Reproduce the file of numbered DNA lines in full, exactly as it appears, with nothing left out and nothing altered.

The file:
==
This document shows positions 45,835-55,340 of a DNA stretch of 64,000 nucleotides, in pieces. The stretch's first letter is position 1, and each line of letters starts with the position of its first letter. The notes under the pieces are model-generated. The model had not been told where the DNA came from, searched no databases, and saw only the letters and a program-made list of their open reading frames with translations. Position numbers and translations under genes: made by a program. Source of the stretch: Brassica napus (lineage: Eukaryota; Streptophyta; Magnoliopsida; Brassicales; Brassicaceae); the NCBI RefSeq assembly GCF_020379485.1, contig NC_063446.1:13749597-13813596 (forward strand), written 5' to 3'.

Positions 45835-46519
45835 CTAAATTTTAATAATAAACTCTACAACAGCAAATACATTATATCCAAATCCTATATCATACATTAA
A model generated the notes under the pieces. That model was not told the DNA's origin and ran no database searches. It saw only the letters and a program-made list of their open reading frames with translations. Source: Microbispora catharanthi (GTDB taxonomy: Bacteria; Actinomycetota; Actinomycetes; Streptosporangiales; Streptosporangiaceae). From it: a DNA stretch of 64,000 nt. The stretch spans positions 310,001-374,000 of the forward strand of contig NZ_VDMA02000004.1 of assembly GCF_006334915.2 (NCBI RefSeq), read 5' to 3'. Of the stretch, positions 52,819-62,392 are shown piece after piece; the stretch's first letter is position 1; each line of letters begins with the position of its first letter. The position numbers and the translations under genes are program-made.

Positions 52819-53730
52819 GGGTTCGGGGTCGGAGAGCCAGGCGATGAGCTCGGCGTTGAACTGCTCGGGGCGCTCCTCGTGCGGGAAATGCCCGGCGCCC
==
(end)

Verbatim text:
This document shows positions 45,835-55,340 of a DNA stretch of 64,000 nucleotides, in pieces. The stretch's first letter is position 1, and each line of letters starts with the position of its first letter. The notes under the pieces are model-generated. The model had not been told where the DNA came from, searched no databases, and saw only the letters and a program-made list of their open reading frames with translations. Position numbers and translations under genes: made by a program. Source of the stretch: Brassica napus (lineage: Eukaryota; Streptophyta; Magnoliopsida; Brassicales; Brassicaceae); the NCBI RefSeq assembly GCF_020379485.1, contig NC_063446.1:13749597-13813596 (forward strand), written 5' to 3'.

Positions 45835-46519
45835 CTAAATTTTAATAATAAACTCTACAACAGCAAATACATTATATCCAAATCCTATATCATACATTAA
A model generated the notes under the pieces. That model was not told the DNA's origin and ran no database searches. It saw only the letters and a program-made list of their open reading frames with translations. Source: Microbispora catharanthi (GTDB taxonomy: Bacteria; Actinomycetota; Actinomycetes; Streptosporangiales; Streptosporangiaceae). From it: a DNA stretch of 64,000 nt. The stretch spans positions 310,001-374,000 of the forward strand of contig NZ_VDMA02000004.1 of assembly GCF_006334915.2 (NCBI RefSeq), read 5' to 3'. Of the stretch, positions 52,819-62,392 are shown piece after piece; the stretch's first letter is position 1; each line of letters begins with the position of its first letter. The position numbers and the translations under genes are program-made.

Positions 52819-53730
52819 GGGTTCGGGGTCGGAGAGCCAGGCGATGAGCTCGGCGTTGAACTGCTCGGGGCGCTCCTCGTGCGGGAAATGCCCGGCGCCC